There’s a shift happening in the workplace. A significant and growing proportion of the working population is now made up of “Millennials” (also known as Generation Y, and often defined as people born between 1982 and 2001). Millenials tend to be tech-savvy, raised with ever-present mobile phones, ubiquitous online access and social media. But how can businesses support Millenials at work; how do they expect to communicate, collaborate and get things done? A new report over on GigaOM Pro (subscription required), Millennials in the enterprise: strategies for supporting the new digital workforce, surveyed Millennials about their use of technology at work, with a particular focus on how they communicate and learn and what they expect in regards to technology support. Analyst David Card examined Millennials’ attitudes and behavior regarding communication means and preferences, their approach to solving problems and their mobile and after-hours work habits.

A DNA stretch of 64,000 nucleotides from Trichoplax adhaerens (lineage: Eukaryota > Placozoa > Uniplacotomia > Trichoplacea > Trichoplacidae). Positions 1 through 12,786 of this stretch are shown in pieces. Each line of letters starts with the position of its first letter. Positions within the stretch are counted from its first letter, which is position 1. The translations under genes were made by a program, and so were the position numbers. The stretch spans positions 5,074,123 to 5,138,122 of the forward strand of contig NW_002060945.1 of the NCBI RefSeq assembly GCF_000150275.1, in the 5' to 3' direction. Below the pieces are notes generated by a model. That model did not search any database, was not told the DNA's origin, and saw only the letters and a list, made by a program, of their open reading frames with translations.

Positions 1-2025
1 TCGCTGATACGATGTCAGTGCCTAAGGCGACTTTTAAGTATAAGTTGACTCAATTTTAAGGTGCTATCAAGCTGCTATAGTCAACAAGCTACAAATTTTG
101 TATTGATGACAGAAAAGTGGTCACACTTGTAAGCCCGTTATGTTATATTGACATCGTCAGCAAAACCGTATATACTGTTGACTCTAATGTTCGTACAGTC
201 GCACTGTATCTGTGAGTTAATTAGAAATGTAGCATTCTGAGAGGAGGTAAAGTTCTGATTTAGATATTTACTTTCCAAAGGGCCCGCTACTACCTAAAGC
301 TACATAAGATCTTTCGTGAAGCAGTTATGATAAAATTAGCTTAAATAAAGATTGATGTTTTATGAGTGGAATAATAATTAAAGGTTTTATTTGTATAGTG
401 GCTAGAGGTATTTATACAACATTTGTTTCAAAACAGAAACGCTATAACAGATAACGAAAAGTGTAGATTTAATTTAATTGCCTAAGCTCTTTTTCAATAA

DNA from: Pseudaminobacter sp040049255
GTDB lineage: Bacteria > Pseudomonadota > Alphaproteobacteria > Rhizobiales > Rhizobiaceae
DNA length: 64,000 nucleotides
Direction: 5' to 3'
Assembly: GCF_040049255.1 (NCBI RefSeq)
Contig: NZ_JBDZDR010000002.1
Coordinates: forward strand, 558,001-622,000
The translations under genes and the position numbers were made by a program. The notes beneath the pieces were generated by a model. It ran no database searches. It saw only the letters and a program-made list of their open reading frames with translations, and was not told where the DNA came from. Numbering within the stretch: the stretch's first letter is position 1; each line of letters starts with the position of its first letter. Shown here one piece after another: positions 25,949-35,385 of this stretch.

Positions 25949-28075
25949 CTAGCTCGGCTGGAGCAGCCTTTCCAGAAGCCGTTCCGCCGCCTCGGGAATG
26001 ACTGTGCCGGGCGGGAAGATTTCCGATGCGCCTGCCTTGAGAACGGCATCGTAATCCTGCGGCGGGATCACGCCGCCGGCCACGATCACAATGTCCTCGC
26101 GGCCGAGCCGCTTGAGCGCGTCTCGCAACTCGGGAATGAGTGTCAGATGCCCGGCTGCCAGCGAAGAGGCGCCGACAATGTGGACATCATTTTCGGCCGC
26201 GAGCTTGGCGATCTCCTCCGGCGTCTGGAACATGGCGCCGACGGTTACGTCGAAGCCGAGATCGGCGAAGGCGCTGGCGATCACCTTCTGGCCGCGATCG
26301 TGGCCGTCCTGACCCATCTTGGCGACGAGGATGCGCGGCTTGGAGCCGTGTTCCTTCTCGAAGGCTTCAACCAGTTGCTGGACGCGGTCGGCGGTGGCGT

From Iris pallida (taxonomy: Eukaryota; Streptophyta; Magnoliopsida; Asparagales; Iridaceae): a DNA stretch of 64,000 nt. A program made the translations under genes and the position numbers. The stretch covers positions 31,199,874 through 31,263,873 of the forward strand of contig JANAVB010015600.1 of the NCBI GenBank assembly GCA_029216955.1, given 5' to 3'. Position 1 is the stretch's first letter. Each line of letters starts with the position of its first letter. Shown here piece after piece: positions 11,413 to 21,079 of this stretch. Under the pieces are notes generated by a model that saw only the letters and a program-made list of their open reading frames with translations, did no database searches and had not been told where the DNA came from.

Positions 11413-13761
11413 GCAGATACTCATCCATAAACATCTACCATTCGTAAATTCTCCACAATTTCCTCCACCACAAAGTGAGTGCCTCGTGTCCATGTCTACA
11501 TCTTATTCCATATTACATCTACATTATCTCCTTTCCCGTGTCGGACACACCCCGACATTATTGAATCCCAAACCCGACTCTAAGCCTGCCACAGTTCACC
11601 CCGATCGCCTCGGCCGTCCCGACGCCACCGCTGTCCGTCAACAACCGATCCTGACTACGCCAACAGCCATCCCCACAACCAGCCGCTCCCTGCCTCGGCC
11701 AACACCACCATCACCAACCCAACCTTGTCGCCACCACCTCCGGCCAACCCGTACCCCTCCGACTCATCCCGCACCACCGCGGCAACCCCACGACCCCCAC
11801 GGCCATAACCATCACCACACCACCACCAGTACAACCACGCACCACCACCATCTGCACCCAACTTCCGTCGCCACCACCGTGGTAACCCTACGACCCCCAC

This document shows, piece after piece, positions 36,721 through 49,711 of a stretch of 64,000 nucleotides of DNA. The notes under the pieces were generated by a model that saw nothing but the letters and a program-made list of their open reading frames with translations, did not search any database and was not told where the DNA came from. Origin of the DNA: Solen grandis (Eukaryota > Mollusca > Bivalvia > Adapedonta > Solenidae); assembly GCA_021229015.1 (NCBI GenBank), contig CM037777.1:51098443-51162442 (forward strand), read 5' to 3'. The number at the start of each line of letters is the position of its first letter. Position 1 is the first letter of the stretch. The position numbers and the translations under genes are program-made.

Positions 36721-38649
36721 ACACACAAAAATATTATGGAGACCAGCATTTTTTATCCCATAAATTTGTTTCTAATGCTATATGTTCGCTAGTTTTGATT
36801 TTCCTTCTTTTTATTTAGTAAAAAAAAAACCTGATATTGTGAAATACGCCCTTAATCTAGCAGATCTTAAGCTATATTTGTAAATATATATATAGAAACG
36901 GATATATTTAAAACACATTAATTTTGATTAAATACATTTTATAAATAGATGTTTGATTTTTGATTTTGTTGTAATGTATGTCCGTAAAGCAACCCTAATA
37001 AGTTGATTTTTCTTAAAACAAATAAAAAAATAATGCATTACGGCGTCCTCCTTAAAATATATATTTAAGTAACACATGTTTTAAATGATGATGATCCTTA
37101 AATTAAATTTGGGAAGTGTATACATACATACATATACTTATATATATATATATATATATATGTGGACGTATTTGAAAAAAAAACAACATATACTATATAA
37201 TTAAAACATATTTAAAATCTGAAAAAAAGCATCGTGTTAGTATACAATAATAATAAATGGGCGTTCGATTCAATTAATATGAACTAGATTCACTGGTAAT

One interesting characteristic of Millenials noted in the report is that they tend to rely on their own resources and network of friends or colleagues to try and solve problems before going down the official support path. This is an important point to note for IT departments that need to support Millemials: they are prime candidates both for self- help solutions and for collaborative problem-solving and training. As Card explains, “Forward-thinking IT managers will gear solutions and policies around those concepts, and engineer FAQs or self-help portals that behave like search, social networks or forums.”
The report also looks into Millenials’ use of technology. Unsurprisingly for a generation that grew up with mobile phones and ubiquitous Internet access, it found that Millennials use mobile and home devices for work, and that significant numbers of Millennials work at least part of the time from home, are extremely mobile and like to use their preferred choice of devices. Forward-thinking companies can boost employee satisfaction by respecting their preferred choice of devices; the report notes that a quarter of Millennials said the type of devices supplied by employers strongly affected their job satisfaction, and nearly half said it had at least some influence.
To get the full report, head over to GigaOM Pro (a subscription is required, but a free trial is available). Card’s report is actually only the first of two parts; it will be interesting to read the second part, which will examine how prepared corporate IT departments are to cater for the needs of their growing ranks of Millennial employees.